Single-agent endocrine therapy has been the standard therapeutic choice for the management of hormone receptor (HR)-positive, Her2-negative advanced breast cancer (ABC) for decades. However, the rapidly accumulating data regarding the biological role and safety of CDK4/6 inhibitors and the first-in-class approval of palbociclib have made these novel agents an essential component of treatment for HR-positive ABC. In the frontline setting, palbociclib in combination with endocrine therapy showed an improvement in progression-free survival (PFS) by 10 months to nearly 25 months when compared with endocrine therapy alone and a clinical benefit rate (CBR = stable disease >24 weeks + partial response + complete response) of 85%. Furthermore, clinically meaningful improvements in PFS were seen in combination with fulvestrant for patients with prior endocrine therapy, including premenopausal women. While neutropenia is experienced by most patients, it is typically uncomplicated and palbociclib is otherwise well tolerated. Recent analysis also demonstrated improved quality of life and reassuring evidence of no compromise in benefit from subsequent therapies after progression on palbociclib. Along with palbociclib, the CDK4/6 inhibitors ribociclib and abemaciclib are being evaluated in a variety of settings (metastatic, neoadjuvant, and adjuvant), alone and in combination with endocrine therapy, chemotherapy, and targeted therapies. Future research is needed to address challenges regarding the potential competition of these agents as the preferred partner in endocrine-sensitive disease, their use as single agents or in combination in the endocrine-refractory setting, and the clinical and molecular criteria for use as an alternative to chemotherapy. Unfortunately, despite efforts to determine predictive biomarkers for response, RB1 expression and HR-positive disease have been the only clear predictors of therapeutic benefit. Once more mature data become available, we hope to confirm a significant impact on long-term survival. Meanwhile, given the multiple therapies patients with ABC will receive, prolonged PFS with a well-tolerated oral regimen is a clinically meaningful endpoint. Palbociclib’s impact on PFS, high CBR, and tolerability have made its use a preferred option for treating many HR-positive, Her2-negative ABC patients.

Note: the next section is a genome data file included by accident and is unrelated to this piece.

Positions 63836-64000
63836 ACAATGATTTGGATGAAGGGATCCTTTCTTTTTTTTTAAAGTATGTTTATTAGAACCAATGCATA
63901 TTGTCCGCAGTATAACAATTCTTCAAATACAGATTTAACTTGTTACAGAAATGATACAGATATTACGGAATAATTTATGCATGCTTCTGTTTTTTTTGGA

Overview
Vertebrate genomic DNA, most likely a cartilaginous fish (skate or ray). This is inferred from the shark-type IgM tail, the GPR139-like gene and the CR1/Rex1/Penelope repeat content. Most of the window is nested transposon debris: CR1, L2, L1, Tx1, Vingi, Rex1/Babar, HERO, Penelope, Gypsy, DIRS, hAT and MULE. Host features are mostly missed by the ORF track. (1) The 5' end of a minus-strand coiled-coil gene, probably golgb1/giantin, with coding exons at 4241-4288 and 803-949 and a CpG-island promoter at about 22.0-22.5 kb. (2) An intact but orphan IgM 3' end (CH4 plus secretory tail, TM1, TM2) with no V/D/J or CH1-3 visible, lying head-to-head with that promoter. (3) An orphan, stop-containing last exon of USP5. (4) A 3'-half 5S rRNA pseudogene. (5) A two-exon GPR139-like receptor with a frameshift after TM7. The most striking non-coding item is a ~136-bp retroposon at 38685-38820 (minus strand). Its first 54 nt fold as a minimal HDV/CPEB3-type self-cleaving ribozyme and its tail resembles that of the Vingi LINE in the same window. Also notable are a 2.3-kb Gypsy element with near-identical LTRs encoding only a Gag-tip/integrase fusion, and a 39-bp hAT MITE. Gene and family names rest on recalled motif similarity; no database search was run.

- CDK4/6 inhibitors
- Hormone receptor-positive advanced breast cancer
ASJC Scopus subject areas
- Pharmacology (medical)